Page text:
Associate Professor and Graduate Program Director
Wilson-Short 112A, WSU Pullman
Ph.D., Sociology, 2012, University of New Mexico, Albuquerque, New Mexico.
M.A. Sociology, 2007, University of New Mexico, Albuquerque, New Mexico.
B.A. Criminology, 2004, University of New Mexico, Albuquerque, New Mexico.
Dale Willits, Ph.D., is an Associate Professor of Criminal Justice and Criminology who joined WSU in the fall of 2015. Dr. Willits earned his Ph.D. from the University of New Mexico in 2012. His research takes an interdisciplinary approach to explore issues related to crime, justice, and public safety. His current work focuses on policing (race and policing, police-community interactions, and the role of organizational structure in explaining policing outcomes) and drug policy (the effects of drug legalization).
Quantitative Methods (undergraduate and graduate), Research Methods (undergraduate and graduate), Advanced Research Methods (graduate)
Drug policy, policing, race, research methods, and violence
Dr. Willits is currently working on projects in the following areas: police-citizen encounters, the effects of marijuana decriminalization on policing and crime, the role of marijuana in traffic safety, the situational efficacy of general strain theory for explaining violence, and the role of work in youth delinquency.
His research is currently funded by the National Institute of Justice and the Washington State Traffic Safety Commission.
Excellence in Graduate Teaching, College of Arts and Sciences, Washington State University, 2020
Outstanding Faculty Mentor, Criminal Justice & Criminology Graduate Student Association, Washington State University, 2019
Outstanding Faculty Mentor, Criminal Justice & Criminology Graduate Student Association, Washington State University, 2018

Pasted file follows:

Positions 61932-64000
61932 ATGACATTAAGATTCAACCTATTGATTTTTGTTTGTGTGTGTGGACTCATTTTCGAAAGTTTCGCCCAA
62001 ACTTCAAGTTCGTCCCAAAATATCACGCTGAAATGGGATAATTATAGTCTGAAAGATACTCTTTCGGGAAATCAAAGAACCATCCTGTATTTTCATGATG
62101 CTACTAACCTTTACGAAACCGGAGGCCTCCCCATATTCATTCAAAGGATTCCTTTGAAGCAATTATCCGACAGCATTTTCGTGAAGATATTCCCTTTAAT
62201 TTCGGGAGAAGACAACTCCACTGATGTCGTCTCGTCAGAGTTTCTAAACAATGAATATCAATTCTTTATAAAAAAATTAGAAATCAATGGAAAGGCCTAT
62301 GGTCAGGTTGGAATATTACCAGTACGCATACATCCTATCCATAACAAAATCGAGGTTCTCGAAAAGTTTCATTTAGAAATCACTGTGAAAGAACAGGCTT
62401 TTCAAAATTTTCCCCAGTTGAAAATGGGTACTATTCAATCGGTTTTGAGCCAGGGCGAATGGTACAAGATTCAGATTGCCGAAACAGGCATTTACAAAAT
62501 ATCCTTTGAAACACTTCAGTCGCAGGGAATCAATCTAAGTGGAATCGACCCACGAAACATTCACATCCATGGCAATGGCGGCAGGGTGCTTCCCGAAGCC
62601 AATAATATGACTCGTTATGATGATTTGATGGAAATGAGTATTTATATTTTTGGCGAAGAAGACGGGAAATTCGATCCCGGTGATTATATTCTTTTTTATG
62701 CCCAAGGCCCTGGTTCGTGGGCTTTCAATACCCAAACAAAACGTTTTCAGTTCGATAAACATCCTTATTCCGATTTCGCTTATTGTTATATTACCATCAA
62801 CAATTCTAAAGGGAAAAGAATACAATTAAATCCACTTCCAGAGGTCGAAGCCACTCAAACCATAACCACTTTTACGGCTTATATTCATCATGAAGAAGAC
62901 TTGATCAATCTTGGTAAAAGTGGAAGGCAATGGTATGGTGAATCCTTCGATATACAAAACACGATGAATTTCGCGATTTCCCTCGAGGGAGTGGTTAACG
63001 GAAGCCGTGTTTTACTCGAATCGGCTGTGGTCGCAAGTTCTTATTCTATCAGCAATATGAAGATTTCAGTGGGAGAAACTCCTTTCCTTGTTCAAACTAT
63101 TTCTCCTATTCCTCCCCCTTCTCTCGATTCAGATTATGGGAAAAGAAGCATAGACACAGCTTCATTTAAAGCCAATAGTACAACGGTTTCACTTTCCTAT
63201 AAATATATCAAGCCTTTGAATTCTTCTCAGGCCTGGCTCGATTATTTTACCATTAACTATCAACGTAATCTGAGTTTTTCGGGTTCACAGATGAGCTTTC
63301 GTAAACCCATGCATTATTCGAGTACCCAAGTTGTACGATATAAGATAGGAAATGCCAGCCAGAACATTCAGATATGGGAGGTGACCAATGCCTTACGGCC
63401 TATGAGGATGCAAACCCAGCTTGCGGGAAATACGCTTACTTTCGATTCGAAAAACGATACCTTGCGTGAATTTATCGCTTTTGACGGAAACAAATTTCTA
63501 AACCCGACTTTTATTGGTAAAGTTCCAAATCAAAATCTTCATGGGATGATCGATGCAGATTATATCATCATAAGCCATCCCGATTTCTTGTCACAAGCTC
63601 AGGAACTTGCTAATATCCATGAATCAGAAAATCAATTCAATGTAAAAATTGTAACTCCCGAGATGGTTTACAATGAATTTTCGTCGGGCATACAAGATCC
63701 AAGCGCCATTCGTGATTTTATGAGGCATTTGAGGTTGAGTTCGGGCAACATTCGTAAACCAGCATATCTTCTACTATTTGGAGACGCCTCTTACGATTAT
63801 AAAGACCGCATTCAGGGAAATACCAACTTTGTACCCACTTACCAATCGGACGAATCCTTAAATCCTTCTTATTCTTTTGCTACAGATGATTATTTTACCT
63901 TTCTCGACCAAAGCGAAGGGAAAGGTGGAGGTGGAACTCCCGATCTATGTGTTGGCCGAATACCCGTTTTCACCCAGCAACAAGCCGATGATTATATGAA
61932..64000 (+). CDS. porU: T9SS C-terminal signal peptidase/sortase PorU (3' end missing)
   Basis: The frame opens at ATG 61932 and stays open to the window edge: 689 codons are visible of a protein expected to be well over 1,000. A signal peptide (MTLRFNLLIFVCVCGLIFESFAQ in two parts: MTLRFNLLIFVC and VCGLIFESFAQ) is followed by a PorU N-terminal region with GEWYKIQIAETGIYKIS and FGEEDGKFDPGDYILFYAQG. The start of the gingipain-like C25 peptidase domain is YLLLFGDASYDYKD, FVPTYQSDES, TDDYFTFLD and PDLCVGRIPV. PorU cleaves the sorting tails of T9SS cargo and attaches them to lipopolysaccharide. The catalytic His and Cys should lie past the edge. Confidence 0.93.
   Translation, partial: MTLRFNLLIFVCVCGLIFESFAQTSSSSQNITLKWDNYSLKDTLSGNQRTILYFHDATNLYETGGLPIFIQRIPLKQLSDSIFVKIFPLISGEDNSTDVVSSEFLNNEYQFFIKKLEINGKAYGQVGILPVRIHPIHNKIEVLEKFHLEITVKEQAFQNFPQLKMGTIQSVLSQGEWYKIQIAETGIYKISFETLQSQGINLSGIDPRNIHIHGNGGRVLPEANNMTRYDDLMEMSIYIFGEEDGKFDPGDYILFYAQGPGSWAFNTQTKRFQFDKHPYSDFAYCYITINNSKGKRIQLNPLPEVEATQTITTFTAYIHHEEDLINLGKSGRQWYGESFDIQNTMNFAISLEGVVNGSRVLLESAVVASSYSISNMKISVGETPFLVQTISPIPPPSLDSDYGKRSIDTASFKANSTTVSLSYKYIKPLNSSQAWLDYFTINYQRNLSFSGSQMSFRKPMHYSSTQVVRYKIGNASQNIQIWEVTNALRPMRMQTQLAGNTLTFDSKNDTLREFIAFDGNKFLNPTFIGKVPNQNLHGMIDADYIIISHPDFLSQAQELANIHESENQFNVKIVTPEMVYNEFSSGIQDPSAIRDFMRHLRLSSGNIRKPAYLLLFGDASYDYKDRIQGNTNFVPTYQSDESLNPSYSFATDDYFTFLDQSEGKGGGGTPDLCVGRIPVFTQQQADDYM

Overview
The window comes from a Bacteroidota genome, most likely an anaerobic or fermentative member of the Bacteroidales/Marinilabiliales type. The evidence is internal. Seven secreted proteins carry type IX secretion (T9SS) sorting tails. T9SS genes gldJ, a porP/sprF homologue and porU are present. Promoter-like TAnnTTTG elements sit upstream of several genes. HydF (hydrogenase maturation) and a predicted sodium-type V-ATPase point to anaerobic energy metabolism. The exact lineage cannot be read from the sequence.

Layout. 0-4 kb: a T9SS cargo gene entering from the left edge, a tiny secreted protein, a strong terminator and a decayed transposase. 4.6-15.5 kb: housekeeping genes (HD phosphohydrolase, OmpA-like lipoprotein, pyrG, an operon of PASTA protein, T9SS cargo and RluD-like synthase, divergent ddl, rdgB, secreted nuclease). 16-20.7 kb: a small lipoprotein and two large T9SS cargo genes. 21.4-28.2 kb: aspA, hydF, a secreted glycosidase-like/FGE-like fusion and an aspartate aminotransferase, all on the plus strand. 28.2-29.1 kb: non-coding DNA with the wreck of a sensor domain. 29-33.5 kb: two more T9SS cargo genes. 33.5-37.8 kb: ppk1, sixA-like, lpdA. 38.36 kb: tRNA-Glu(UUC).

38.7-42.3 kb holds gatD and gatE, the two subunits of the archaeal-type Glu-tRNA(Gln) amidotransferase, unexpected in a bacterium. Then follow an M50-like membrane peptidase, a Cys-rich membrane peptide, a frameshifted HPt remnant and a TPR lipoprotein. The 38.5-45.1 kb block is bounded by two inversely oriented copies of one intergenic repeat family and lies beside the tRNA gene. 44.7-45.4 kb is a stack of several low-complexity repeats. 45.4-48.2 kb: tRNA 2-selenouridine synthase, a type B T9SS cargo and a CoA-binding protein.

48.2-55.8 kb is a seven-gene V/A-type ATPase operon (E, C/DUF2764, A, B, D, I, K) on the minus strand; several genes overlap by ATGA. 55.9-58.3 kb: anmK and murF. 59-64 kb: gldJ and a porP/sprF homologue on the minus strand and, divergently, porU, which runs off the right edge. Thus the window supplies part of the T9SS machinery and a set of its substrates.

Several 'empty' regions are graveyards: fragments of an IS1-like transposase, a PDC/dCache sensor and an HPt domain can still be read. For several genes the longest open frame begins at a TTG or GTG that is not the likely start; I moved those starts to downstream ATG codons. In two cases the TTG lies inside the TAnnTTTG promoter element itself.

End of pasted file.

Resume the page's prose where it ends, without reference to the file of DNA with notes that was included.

Greg and Beth Pierce Fellowship Award, Department of Criminal Justice and Criminology, 2018
Outstanding Faculty Mentor, Criminal Justice & Criminology Graduate Student Association, Washington State University, 2017
Beuthel, Mae (2019, October). Marijuana legalization has no effect on crime. The Daily Evergreen: https://dailyevergreen.com/64762/news/marijuana-legalization-has-no-effecton-crime/
Camden, Jim (2019, October). WSU study of connection between marijuana legalization, crime turns up surprises. The Spokesman Review: https://www.spokesman.com/stories/2019/oct/20/wsu-study-of-connection-betweenmarijuana-legaliza/
Candy, Mike, and Todd Show (2019, October). On-Air Interview Regarding Effects of Cannabis Legalization on Crime. KIRO Radio, Seattle, WA: https://mynorthwest.com/1564141/wsu-study-crime-marijuana/?
Hill, Kip (2019, October). Study by WSU researchers shows no significant link between marijuana legalization and crime rates. The Spokesman Review: https://www.spokesman.com/stories/2019/oct/08/study-by-wsu-researchers-shows-nosignificant-link/
Kelety, Josh (2019, October). Study: Marijuana legalization in Washington and Colorado didn’t increase crime. The Inlander: https://www.inlander.com/spokane/study-marijuanalegalization-in-washington-and-colorado-didnt-increase-crime/Content?oid=18420446
McCall, Rosie (2019, October): Does legalizing pot increase crime rates? It hasn’t in Colorado and Washington, a study has found. Newsweek: https://www.newsweek.com/legalizingpot-increase-crime-rates-colorado-washington-1463622
Perkins, Dan (2019, November). Recorded Interview Regarding Effects of Cannabis Legalization on Crime. America’s Cannabis Conversation: https://www.blogtalkradio.com/w420radio/2019/11/13/crime-studies-vaping-legislationlegalities-in-marketing-s1e8
Wells, Megan (2018, August). How today’s BWF footage will shape tomorrow’s LEO training. PoliceOne: https://www.policeone.com/police-products/bodycameras/articles/478527006-How-todays-BWC-footage-will-shape-tomorrows-LEOtraining
Koslicki, Wendy M. and Dale Willits. The Iron Fist in the Velvet Glove? Testing the Militarisation/Community Policing Paradox. International Journal of Police Science and Management.
Nowacki, Jeffrey and Dale Willits. Forthcoming. “Adoption of Body Cameras by United States Police Agencies: An Organizational Analysis.” Policing & Society.
Willits, Dale Violent Propensity, Strain, and Violent Intentions: A Test of Agnew’s Revised Conditioning Hypothesis. Deviant Behavior.
Willits, Dale and David Makin. 2018. “Show Me What Happened: Studying Use of Force through Analysis of Body-Worn Camera Footage.” Journal of Research in Crime and Delinquency 55, 51-57.
Roussell, Aaron, Kathryn Henne, Karen S. Glover, and Dale Willits. 2017. “The Impossibility of a “Reverse Racism” Effect: A Rejoinder to James, James, and Vila. Criminology & Public Policy.